CNBC’s Jim Cramer said Monday that he had dumped most of his Bitcoin holdings and expressed concern about the Chinese government’s recent crackdown on crypto mining and Bitcoin’s role in some ransomware attacks.
“I’ve sold almost all of my bitcoin. Don’t need it,” Cramer said on Squawk on the Street, more than two months after first hinting that he’d reduced his position and used those profits to pay off a mortgage.
Bitcoin price fell more than 6% on Monday to around $ 33,000 per token, roughly a two-week low. The decline follows a report in the Chinese Communist Party-backed Global Times newspaper that said more than 90% of the country’s mining capacity will be shut down after authorities shut down “many mines” in Sichuan Province.
China has housed more than half of the world’s mining capacity for years. Miners play a vital role in the Bitcoin ecosystem by using high-performance computers to verify transactions across the decentralized blockchain. In return, they are rewarded with Bitcoin.
“When the PRC persecutes something, they tend to get their way. … It’s not a democracy. It’s a dictatorship,” said Cramer, using an acronym for the People’s Republic of China. He added, “I think they believe it is a direct threat to the regime because what it is is a system that is beyond their control.”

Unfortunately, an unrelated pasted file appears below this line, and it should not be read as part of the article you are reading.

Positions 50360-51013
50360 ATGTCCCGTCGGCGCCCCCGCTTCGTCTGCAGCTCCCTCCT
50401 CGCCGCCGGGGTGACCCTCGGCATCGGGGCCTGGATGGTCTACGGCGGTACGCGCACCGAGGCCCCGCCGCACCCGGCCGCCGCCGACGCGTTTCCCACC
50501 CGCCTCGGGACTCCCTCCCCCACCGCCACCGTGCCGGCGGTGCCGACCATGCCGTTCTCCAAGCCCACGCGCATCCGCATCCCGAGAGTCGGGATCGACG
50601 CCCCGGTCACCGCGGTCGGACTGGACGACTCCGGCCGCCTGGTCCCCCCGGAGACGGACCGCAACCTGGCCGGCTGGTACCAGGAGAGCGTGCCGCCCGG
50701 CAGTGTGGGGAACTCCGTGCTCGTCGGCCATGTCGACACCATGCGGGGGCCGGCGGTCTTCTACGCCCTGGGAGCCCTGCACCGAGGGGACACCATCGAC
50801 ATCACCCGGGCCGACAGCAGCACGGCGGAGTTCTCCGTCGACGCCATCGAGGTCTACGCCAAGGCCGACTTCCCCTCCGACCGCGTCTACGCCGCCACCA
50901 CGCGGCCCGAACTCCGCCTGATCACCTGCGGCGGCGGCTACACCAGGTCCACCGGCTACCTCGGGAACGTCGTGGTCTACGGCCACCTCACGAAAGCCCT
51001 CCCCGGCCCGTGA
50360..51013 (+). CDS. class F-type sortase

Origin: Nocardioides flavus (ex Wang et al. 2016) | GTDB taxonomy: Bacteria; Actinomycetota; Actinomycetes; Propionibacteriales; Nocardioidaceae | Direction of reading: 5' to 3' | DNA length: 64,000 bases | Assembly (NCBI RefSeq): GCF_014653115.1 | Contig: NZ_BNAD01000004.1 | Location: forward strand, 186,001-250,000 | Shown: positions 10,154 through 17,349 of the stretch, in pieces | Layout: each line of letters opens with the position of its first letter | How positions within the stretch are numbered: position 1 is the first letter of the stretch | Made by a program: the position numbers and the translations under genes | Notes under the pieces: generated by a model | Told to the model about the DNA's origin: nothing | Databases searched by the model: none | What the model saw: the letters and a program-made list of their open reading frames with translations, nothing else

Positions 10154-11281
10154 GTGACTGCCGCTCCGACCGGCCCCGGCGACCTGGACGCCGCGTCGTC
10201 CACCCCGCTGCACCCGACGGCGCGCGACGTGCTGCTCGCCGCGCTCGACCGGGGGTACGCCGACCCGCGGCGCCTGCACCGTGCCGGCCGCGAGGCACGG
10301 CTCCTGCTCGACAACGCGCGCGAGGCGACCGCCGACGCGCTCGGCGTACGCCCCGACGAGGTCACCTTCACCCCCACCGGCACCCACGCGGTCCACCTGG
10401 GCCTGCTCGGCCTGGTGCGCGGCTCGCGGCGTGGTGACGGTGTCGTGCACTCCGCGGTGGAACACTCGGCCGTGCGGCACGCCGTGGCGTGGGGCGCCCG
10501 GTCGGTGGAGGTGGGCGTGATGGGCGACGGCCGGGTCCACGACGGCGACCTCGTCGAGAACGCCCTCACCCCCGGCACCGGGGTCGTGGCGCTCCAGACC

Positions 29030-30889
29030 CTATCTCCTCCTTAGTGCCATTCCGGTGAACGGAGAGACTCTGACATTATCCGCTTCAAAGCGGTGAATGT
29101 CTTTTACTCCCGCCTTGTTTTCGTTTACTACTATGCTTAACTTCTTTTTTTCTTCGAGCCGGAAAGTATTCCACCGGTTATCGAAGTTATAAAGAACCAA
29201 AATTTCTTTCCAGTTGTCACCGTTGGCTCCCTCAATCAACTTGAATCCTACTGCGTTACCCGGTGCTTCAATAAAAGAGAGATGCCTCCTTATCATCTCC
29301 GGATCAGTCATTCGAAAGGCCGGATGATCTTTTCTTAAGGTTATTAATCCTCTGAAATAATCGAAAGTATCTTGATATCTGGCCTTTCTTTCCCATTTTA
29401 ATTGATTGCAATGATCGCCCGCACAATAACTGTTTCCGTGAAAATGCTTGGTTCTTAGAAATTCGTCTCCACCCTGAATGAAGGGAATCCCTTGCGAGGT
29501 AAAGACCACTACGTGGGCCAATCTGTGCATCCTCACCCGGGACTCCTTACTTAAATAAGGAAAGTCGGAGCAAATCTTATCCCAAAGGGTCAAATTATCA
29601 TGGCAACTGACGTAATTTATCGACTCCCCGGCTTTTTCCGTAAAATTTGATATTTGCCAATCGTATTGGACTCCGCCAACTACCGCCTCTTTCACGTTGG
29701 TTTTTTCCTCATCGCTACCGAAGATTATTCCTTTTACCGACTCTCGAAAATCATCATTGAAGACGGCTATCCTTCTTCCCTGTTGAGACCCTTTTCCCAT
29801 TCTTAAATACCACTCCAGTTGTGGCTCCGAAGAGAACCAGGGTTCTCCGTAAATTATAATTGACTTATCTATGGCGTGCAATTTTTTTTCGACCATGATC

Cramer – who previously described his Bitcoin ownership as an alternative to a cash position – said Tuesday he had concerns about how the U.S. government will approach the world’s largest cryptocurrency by market value in the face of the Colonial Pipeline attack.
Read more about cryptocurrencies from CNBC Pro
In this cyber incident, which cut gas supplies in the southeastern United States in May, the company paid the hackers a ransom of $ 5 million in Bitcoin. US law enforcement officials were able to reclaim $ 2.3 million of that payment.
“In our country, I think it’s beyond our control when it comes to ransomware, and I doubt Colonial will be the first company to pay for ransomware. I think they are the first to almost shut down the east coast, ”said Cramer. “I think the Department of Justice and the FBI and the Federal Reserve and the Treasury could join forces and say, ‘Okay, folks, if you pay for ransomware, we’re going to go after you.'”
Shortly after Colonial, another ransomware group targeted the world’s largest beef supplier. The Brazilian company JBS paid the hackers $ 11 million.
Looking at these two headwinds for Bitcoin, Cramer said, “I’m saying this will not increase for structural reasons.”